7 Factors to Fix Me ~ Remedial Massage
By Vanessa Hough, DipRM
Purple Sister Massage
Disclaimer: If you are experiencing psychological distress or suicidality, you should seek the services of mental health experts. The below article is presented in the context of holistic client care and is not a stand alone treatment for psychological difficulties or suicidality.
“Vanessa, my shoulder hurts.”
“ Vanessa, I strained my lower back.”
“Vanessa, I sprained my ankle.”
It is not uncommon for me to have a client come in after a complaint like those mentioned and say, “Fix me!” Sometimes that is easier said than done. When a client is living with mental illness, acute or chronic cases, it’s not as textbook as applying tape a certain way, releasing certain muscles, or giving stretching or strengthening exercises to “fix” the cause of pain or injury. While it isn’t completely necessary for a Remedial Massage Therapist (RMT) to know the intimate details of a client’s mental health issues, it is, however, important to have a clear understanding of the reason for treatment and the goals the client wants to achieve by incorporating massage into their mental health care plan. This allows the RMT to tailor the treatments specifically to the client.
The Touch Research Institute at the University of Miami recognises the many benefits of massage in the treatment of several mental health issues, including anorexia nervosa, anxiety, depression, PTSD, stress, digestive disorders, fibromyalgia and chronic pain. In my practice, I often have clients come to me with their physical symptoms and mention their mental health related issues on the intake form. They may not realise how the two are linked. In some cases, Mental Health Care Practitioners may overlook this link as well. So what do we need to know about the physical effects of massage that bring about positive changes in a mental health diagnosis?
During massage, the stress hormone cortisol is decreased, blood pressure lowers and the heart rate becomes more stable and calm. The hormones serotonin and oxytocin are released at a higher rate. Serotonin helps our bodies physically by stabilising our moods and promoting sleep. Sleep is a critical time in our daily cycle which allows us to do four things: rest, restore, repair and rejuvenate. Oxytocin is a “feel good” hormone, also nicknamed “the love hormone”, and it promotes feelings of relaxation, mental stability and lowered anxiety. Oxytocin is found to help generate feelings of trust. Trust is a critical component to the client-practitioner relationship. If my clients do not feel a sense of trust with me, then the partnership is unlikely to continue. When that sense of trust is established, massage allows feelings of mental and physical comfort to grow as a result of healthy, knowledgeable, consensual and caring physical contact.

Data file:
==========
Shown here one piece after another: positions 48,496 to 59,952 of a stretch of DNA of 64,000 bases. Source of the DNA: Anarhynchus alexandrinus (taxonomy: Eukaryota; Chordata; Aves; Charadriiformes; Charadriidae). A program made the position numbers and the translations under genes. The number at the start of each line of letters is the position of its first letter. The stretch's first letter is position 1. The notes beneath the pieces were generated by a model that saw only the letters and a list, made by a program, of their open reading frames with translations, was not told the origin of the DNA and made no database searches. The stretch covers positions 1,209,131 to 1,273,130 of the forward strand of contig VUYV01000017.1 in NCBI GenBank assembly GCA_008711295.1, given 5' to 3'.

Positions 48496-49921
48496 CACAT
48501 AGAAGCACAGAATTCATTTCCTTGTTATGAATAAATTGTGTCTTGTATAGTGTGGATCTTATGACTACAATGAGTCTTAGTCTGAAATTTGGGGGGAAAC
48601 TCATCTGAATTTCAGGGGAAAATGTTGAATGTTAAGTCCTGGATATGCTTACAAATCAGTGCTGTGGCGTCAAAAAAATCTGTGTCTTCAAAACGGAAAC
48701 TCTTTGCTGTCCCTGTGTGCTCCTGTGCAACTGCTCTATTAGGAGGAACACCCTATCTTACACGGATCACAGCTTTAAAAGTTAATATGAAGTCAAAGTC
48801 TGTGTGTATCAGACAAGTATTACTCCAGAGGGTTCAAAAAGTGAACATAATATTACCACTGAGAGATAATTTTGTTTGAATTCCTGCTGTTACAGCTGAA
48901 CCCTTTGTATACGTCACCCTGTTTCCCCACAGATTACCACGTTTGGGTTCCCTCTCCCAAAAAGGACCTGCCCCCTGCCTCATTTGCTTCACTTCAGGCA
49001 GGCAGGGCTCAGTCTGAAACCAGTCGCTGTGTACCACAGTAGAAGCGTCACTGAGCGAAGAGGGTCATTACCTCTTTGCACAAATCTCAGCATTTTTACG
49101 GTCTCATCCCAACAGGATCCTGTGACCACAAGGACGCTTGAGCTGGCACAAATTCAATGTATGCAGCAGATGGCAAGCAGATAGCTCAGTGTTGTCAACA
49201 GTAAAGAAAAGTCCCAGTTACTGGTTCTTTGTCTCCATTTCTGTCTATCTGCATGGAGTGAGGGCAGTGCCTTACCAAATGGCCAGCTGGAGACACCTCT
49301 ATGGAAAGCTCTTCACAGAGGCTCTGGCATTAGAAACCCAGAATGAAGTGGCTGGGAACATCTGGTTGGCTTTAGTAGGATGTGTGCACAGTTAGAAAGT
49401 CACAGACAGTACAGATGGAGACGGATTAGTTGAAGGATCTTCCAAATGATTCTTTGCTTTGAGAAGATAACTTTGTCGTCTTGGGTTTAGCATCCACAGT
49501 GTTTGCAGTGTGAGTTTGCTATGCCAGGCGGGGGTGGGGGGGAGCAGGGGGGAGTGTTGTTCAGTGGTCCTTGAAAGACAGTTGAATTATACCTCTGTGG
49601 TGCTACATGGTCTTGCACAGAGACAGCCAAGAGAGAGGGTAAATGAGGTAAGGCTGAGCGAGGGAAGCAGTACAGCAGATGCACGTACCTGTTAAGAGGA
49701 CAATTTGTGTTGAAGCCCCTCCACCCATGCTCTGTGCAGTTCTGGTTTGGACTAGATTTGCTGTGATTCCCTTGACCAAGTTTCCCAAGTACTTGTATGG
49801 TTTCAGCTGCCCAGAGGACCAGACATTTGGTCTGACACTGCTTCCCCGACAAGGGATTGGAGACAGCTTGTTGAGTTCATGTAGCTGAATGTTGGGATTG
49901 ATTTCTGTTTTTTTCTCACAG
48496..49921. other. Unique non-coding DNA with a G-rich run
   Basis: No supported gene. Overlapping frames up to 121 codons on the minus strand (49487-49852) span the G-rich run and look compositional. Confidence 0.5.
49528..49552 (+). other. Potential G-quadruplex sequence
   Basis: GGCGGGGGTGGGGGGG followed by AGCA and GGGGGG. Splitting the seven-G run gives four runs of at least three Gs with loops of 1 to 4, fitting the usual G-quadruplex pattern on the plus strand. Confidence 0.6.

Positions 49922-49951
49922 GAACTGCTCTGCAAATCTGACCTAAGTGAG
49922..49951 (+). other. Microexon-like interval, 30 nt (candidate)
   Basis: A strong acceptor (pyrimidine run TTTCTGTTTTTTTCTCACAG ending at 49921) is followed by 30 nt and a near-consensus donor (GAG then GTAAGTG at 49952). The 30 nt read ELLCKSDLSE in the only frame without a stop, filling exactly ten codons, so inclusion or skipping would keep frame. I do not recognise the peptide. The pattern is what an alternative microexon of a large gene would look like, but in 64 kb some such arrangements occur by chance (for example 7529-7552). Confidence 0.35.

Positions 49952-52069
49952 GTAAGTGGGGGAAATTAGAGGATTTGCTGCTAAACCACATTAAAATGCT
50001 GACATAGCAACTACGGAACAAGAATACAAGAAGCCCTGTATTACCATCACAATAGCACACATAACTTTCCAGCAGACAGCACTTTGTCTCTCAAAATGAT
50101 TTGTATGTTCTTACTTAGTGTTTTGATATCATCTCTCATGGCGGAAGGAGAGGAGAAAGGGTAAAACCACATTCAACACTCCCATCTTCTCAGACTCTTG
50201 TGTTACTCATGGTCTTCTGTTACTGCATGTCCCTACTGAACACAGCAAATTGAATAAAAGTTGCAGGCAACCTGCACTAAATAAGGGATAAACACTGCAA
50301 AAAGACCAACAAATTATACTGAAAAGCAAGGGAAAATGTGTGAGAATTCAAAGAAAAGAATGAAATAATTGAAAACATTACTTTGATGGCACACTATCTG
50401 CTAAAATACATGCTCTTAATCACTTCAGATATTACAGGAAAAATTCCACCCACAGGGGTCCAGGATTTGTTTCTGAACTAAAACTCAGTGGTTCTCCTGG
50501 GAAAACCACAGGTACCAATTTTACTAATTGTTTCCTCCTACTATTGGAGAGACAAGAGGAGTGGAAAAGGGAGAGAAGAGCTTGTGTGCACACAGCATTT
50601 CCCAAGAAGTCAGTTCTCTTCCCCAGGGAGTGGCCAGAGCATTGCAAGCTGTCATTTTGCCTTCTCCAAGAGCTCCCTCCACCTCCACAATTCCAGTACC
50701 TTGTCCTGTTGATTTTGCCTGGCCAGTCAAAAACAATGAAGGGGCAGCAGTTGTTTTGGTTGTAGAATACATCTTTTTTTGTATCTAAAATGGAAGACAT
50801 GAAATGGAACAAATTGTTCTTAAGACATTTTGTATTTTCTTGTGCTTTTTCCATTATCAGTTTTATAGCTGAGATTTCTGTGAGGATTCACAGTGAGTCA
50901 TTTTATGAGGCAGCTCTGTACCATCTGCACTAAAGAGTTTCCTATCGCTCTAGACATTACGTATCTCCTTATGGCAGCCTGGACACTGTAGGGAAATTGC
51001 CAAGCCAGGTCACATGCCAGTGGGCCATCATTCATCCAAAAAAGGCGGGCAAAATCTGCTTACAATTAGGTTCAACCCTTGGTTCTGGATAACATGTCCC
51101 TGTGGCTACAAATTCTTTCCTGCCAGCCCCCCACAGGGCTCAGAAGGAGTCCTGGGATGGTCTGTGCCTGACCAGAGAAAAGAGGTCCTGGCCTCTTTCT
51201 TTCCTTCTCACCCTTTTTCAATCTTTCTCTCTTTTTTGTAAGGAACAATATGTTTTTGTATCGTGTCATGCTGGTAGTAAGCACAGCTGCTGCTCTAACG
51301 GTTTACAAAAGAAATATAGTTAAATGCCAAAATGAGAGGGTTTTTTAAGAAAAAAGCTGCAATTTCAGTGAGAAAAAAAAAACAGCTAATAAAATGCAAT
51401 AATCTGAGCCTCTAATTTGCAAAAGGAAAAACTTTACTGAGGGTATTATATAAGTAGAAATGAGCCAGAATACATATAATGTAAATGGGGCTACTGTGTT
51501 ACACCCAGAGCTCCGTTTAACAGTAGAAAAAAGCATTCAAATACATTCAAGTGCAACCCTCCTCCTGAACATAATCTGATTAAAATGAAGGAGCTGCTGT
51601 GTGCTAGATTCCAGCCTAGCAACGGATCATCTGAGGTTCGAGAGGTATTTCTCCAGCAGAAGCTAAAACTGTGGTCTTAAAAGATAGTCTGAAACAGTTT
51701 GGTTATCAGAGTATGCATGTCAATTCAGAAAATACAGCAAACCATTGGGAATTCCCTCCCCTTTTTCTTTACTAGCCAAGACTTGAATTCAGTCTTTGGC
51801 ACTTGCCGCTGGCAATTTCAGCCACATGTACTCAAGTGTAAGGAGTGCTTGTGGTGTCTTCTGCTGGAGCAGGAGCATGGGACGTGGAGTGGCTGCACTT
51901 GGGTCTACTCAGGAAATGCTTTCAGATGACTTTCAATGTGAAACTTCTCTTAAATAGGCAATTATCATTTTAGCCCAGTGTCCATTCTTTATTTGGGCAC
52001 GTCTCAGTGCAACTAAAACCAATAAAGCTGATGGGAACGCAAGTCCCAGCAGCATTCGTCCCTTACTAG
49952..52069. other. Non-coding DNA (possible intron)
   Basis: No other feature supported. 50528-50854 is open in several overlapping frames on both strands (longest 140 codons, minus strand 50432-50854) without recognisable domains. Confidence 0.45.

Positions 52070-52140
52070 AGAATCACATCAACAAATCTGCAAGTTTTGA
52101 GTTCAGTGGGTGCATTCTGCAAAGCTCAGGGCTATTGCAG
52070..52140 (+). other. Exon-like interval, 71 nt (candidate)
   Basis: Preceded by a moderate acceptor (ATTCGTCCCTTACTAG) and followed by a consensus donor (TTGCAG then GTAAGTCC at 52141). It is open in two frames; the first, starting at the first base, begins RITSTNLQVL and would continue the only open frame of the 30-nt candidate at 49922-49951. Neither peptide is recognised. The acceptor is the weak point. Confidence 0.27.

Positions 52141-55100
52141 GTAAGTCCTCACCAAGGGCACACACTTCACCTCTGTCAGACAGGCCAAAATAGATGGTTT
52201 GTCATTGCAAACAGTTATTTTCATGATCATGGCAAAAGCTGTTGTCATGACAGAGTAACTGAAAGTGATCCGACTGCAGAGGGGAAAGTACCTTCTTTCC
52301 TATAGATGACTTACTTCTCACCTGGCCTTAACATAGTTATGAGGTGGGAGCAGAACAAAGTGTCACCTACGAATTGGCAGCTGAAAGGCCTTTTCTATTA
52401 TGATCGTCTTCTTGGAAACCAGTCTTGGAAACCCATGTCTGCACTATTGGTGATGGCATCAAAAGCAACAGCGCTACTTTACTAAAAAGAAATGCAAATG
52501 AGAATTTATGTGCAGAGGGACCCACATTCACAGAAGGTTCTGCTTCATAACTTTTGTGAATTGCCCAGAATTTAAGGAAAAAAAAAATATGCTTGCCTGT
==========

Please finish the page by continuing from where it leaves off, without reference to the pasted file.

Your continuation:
Two types of massage I practice have been successfully incorporated into treatment plans for both physical and mental health care plans, Swedish and Hot Stone Therapy. Both styles of treatment can bring about relaxation, a reduction in physical pain symptoms, a sense of calm and an increased feeling of resilience. However, it is critical that the client’s mental health care provider and their RMT consider the following factors:
- The client’s ability, willingness and consent are paramount to commencing and continuing to incorporate massage in their treatment plan.
- If touch is an issue which contributes to the diagnosis, then the RMT needs to be involved in establishing a boundaries agreement with the client. This is imperative for both the client and the practitioner.
- Consideration must be given to the potential that massage may increase the client’s feelings of stress, anxiety, etc and a plan established relating to duration of treatments , draping of client during treatment, pressure and oils used, especially if using essential oils as scents can trigger memories.
- Clients must be capable of expressing verbally and non-verbally their needs and boundaries.
- It is highly advisable that Mental Health Care Practitioners establish a list of qualified, reputable and trusted RMTs and recommend clients to their “best fit” RMT.
- RMTs should be offered or have as a resource, a Mental Health Care Practitioner they can confide in should their own mental health be challenged. When clients feel they can trust their RMT, they are more likely to open up and share personal thoughts and experiences with the guarantee of confidentiality.
- RMTs should remind themselves and their clients that they are not mental health care practitioners. In doing so, RMTs should also remember to be mindful of the level of personal information and experiences which are shared with clients during treatments. It can be a fine line between sympathy and empathy and being distant and cold. The balance is crucial in providing a safe, caring and trustworthy environment for the massage clients and for the RMT who provides the treatments.
It gives me great satisfaction to know my clients trust me, my abilities and the environment in which I provide their treatments. Thoughts, intentions, experience and intuition help to shape me and my practice. A client’s treatment begins long before they walk into the clinic. Knowing how massage can help someone physically and mentally, by incorporating the 7 key factors and by showing respect to all parties involved in the care plan, I have been able to provide clients with a healthy and sustainable treatment component within their health care plan.